We are what we repeatedly do,” said Aristotle; excellence is a habit, not an act. It’s common to think of productivity as purely a function of on-task effort, but successful chief executives and political leaders often rely more on a meticulous weekly structure than elbow grease to get things done. Productivity coach Neen James, who runs mentoring programmes for female business leaders, argues that having a “systematised” weekly structure can even be more important than focusing on daily plans: “No week is ever the same, but you might be surprised that, when you create boundaries or structure for your week, you can achieve an enormous amount.” Here are some tips for making your own weekly plan.
1 MAKE SPACE FOR TUESDAY
We’ve all experienced the Friday productivity dip, and according to a survey of over 300 human resource managers by staffing firm Accountemps, Tuesday is the best day for getting things done. Around 33 per cent said that productivity markedly improved on a Tuesday, compared to 27 per cent for Wednesday and 14 per cent for Monday. Accountemps senior staffing manager Vitaly Melnik suggests that “you’ve got your head focused after the weekend is over; you’ve caught up on everything; and you can do your regular work schedule most effectively. Then, after the hump of the Wednesday, come Thursday and Friday, and you’re already thinking about the weekend.”
Clearing the day of meetings, long lunches and other distractions can help leverage the power of Tuesdays, while prioritising a good night’s sleep on Monday will make sure you don’t miss the productivity surge.
2 EMBRACE TIME-BLOCKING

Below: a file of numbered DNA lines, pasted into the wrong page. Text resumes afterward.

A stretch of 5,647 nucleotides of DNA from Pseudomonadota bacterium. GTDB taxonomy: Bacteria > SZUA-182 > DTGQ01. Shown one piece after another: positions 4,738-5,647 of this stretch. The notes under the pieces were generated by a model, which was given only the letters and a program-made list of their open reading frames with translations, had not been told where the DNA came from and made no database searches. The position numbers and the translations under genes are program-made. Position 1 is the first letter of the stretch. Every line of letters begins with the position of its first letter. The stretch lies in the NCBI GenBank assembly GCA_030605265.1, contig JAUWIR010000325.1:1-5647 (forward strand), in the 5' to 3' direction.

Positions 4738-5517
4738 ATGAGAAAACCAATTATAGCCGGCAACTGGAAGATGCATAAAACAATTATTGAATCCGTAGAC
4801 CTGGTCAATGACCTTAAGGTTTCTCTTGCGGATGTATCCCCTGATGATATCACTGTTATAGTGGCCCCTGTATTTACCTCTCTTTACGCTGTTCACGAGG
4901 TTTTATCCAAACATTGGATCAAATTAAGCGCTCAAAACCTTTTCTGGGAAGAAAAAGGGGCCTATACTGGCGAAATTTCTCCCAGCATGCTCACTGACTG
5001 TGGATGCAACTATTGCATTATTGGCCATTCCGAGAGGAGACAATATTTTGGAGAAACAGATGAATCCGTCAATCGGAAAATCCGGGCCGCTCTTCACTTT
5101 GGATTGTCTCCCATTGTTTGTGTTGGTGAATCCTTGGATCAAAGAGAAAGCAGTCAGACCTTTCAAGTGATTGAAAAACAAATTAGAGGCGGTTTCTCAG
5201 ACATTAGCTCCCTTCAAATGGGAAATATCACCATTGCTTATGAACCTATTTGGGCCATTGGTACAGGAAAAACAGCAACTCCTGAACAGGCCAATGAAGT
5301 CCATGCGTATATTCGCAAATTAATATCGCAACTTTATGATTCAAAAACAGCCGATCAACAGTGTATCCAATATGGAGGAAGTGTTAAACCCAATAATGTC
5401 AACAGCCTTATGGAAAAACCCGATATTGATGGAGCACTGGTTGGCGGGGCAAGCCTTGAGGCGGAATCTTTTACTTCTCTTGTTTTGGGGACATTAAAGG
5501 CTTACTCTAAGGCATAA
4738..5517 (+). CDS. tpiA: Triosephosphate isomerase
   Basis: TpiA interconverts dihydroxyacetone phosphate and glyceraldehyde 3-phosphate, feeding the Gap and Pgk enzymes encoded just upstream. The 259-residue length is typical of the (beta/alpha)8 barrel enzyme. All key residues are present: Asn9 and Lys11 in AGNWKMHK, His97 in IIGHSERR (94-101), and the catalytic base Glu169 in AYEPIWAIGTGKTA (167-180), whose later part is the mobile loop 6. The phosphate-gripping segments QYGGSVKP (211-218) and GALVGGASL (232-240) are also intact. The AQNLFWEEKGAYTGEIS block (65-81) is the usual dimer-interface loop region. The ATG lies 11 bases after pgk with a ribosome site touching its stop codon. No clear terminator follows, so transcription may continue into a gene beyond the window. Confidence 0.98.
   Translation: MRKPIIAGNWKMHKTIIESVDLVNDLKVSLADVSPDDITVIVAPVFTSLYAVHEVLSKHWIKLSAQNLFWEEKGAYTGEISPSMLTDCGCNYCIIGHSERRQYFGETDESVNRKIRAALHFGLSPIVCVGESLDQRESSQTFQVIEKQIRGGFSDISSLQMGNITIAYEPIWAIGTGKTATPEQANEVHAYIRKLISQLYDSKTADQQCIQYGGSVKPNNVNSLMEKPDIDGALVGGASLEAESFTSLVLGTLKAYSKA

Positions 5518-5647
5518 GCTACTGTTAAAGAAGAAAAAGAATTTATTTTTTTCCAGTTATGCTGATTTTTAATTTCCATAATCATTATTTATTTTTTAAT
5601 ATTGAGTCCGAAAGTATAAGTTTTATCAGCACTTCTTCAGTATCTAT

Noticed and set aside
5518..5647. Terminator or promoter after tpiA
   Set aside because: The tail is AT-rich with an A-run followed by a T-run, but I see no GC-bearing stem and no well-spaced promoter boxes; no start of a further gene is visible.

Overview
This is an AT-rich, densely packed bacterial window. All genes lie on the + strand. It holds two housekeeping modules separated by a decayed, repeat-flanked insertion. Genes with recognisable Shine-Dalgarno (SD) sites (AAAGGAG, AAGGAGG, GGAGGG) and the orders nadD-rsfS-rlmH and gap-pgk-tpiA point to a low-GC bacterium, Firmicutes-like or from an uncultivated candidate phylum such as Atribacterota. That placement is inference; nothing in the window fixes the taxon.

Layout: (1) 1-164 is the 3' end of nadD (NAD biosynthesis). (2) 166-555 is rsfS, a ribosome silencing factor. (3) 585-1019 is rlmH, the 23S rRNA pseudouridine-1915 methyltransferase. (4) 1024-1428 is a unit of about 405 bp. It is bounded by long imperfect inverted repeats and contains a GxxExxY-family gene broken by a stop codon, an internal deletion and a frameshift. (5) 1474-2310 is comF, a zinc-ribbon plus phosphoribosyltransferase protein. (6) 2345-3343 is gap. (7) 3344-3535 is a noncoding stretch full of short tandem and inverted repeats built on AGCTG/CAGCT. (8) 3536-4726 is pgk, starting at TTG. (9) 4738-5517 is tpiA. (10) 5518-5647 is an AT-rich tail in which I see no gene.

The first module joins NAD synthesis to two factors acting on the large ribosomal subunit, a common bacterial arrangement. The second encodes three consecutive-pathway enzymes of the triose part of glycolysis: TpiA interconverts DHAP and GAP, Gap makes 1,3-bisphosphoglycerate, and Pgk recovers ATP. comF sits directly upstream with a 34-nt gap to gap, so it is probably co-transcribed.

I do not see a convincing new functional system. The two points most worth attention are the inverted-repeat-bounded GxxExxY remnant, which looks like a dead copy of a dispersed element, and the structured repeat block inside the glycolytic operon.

Email, mobile phones, and the internet have made it easier for the priorities of others to intrude on our days. And this perpetual connectivity is far from conducive to on-task efficiency. But scheduling strict blocks of time for high-priority pieces of work, and letting your colleagues know when you plan on being uncontactable, can help manage such distractions.
Timo Kiander, who runs the Productive Superdad blog for entrepreneurs, recommends using the Pareto 80/20 Principle as a rule of thumb when deciding how much of your week to time-block. In many cases, around 20 per cent of a company’s customers account for 80 per cent of revenue. Kiander reasons that similar ratios apply to an individual’s working hours and their output; he advises time-blocking the most important 20 per cent of tasks in a week.
3 DON’T FORGET DOWN TIME
No one can work flat-out all week, but James argues that some people’s plans suggest they’re in denial of this. She stresses the importance of setting aside some down time each day.“This might include exercise, meditation, quiet time, reading, self development, or all of the above.”
Arianna Huffington famously introduced nap rooms at the Huffington Post, while the chief executives of Vodafone, Ericsson, Disney, Xerox and Citigroup all reportedly schedule in time every day for some early-morning exercise.
4 GO FOR CONSISTENCY
It’s human nature to want to optimise things, but Tony Stubblebine, creator of productivity app Lift, argues that setting your sights too high could kill your weekly plan prematurely. Rather than booking in hours at the gym, followed by a marathon email session, go for achievability: the best laid plans are often the simplest.
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